A prudent approach to investing has been part of our DNA from the start:
"The London market has been rocked by massive bankruptcies. […] We now appreciate the benefits of a measured approach. I only wish that I had been even more prudent on everyone’s behalf."
Alexandre Lombard, Diary, 20th September 1847
Building the safety-net for our citizens
No war has reshaped the world as fundamentally as the Second World War did. With Europe and Asia in ashes, America goes its own way and embarks on the “American Dream”. The United States become the world’s wealthiest nation. Large, affluent suburbs spring up; the interstate highway system is built; everybody can afford a car; children are sent to college; a wealthy, white middle class emerges.
Whilst America prospers, Russia and China disappear behind the Iron Curtain. With American aid, Europe and Japan are rebuilt. The currency reforms in 1948/49 are the starting point. Within ten years, the economic miracle or “Wirtschaftswunder” allows Japan and Germany to catch up. By 1957, the European Union is created. A year later, capital and currency controls are lifted.
America’s positive trade balance allows US citizens to both consume and save. Large amounts of money pour into pension plans, life insurance policies and mutual funds. These savings underpin the thriving US capital market, which also benefits from the reforms of the Great Depression. With the Bretton Woods conference in 1944, a new post-war financial order is established and substitutes the US Dollar for gold. America’s currency becomes the world currency. American capital dominates the investment world.
During the early post-war years, the US Dollar and Swiss Franc are the only two freely convertible currencies in the world. Our bank resumes its old strategy of selling North American securities. Consequently, in 1950, Lombard Odier sets up an office in Montreal. When European stocks become attractive investments again after 1958, the bank brings American equity research methods to Europe and introduces institutional US investors to these opportunities. Eventually, Lombard Odier creates Trans-Atlantic Securities, opens an office in London in 1973 and is the first foreign bank to acquire a seat at the New York Stock Exchange in 1979. Lombard Odier enters the world of institutional asset management.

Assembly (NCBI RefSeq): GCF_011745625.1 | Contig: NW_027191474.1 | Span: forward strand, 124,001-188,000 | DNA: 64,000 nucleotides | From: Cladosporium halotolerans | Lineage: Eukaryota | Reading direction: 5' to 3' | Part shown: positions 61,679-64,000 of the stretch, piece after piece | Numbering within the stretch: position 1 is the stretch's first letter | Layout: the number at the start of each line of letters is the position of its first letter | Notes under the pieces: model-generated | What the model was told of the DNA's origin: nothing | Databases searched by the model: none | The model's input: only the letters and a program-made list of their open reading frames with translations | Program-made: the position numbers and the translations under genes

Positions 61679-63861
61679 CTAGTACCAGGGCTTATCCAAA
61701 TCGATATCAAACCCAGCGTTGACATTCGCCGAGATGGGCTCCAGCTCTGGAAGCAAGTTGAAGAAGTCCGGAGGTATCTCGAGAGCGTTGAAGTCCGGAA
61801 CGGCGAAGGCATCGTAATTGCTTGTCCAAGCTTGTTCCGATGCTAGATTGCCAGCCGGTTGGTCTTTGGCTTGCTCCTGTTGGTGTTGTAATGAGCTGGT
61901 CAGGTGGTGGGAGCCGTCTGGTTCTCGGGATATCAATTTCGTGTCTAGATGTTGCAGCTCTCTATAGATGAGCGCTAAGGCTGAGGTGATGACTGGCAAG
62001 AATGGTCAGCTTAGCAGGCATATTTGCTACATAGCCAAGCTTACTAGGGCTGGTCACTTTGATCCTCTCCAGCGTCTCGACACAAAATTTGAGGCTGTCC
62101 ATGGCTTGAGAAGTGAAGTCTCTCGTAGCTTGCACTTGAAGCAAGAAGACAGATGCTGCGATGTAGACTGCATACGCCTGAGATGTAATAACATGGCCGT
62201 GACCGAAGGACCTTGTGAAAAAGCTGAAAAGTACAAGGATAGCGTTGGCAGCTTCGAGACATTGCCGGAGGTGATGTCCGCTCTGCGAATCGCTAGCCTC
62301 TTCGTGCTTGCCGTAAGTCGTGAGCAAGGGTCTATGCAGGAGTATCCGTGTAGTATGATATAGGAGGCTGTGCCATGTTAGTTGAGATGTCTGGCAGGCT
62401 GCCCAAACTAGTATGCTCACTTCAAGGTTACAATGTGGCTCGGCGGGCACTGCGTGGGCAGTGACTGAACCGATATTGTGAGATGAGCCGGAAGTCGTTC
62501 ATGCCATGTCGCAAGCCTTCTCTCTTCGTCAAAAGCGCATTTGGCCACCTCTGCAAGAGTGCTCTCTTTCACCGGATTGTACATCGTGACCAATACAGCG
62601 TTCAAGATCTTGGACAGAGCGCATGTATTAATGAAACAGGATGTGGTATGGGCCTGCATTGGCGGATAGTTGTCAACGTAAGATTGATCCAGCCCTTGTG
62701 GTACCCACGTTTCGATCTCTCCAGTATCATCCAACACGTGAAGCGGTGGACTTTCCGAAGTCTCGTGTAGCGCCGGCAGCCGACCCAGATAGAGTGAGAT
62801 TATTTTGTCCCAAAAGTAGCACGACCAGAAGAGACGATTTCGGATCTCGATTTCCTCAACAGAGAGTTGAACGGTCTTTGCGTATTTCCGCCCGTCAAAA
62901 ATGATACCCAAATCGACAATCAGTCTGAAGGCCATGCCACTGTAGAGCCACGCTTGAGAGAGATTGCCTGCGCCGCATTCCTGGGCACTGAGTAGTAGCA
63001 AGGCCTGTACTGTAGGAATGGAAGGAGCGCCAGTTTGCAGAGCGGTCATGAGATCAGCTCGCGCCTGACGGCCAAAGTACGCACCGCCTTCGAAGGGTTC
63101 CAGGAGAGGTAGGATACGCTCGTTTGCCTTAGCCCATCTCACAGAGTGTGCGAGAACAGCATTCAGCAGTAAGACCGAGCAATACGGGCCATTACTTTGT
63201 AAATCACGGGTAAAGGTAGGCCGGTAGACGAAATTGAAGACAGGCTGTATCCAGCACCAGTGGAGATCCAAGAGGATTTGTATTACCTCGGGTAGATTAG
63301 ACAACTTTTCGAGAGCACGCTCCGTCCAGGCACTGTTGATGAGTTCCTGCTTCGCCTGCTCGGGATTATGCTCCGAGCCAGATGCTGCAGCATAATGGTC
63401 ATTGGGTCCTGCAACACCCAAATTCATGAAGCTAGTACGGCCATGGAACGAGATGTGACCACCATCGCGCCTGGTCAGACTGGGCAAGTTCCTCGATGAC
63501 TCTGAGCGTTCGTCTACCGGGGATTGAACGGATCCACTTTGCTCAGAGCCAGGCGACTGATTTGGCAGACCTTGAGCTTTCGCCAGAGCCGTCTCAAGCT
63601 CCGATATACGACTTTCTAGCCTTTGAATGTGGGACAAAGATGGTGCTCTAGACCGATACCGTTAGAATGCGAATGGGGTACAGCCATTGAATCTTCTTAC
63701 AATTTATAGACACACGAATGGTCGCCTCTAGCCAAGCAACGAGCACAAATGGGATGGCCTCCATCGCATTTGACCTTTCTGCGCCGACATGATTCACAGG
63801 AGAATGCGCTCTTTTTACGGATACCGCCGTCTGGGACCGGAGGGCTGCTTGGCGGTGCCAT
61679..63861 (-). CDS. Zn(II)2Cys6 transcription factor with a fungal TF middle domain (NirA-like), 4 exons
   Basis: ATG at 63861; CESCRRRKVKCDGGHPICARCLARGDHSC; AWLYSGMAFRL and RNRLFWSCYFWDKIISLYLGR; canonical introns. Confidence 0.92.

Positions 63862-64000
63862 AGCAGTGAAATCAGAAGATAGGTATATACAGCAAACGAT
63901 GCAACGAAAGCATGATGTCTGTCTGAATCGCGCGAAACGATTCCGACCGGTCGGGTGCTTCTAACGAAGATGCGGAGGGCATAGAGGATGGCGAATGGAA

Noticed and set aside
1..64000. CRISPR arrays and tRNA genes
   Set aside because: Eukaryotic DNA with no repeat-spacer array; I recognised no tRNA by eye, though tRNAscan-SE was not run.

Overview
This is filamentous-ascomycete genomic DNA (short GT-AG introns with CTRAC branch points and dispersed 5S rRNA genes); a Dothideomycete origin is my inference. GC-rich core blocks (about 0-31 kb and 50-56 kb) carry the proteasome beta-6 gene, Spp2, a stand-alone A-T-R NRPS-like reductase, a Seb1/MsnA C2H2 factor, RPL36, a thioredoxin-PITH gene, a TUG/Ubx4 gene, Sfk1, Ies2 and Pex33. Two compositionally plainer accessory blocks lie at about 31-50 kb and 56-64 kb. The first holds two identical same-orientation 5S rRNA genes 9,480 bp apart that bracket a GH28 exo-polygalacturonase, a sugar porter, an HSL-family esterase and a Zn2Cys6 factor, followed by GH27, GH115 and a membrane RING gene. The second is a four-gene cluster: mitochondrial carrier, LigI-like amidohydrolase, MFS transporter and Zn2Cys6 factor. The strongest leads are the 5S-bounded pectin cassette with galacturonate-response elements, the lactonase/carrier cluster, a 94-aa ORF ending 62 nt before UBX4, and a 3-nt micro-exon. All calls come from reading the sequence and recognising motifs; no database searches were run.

Asset management opportunities also arise in Switzerland, when a ballot decides in 1971 to strengthen the existing old-age insurance system by complementing it with mandatory pension plans. With already considerable expertise in this domain from its own pension plan, established in 1926, Lombard Odier helps to draft and implement the new pension system.
In parallel, the partners expand the operations in London. Lombard Odier starts to issue thematic funds and introduces Asian investment opportunities to Europe. By 1996, Lombard Odier employs 100 staff in England and manages over CHF 10 billion in assets. Quite naturally, our bank has become a reliable and professional player in institutional asset management, spanning both sides of the Atlantic. A new business model is born and complements today the private wealth management as second most important business division.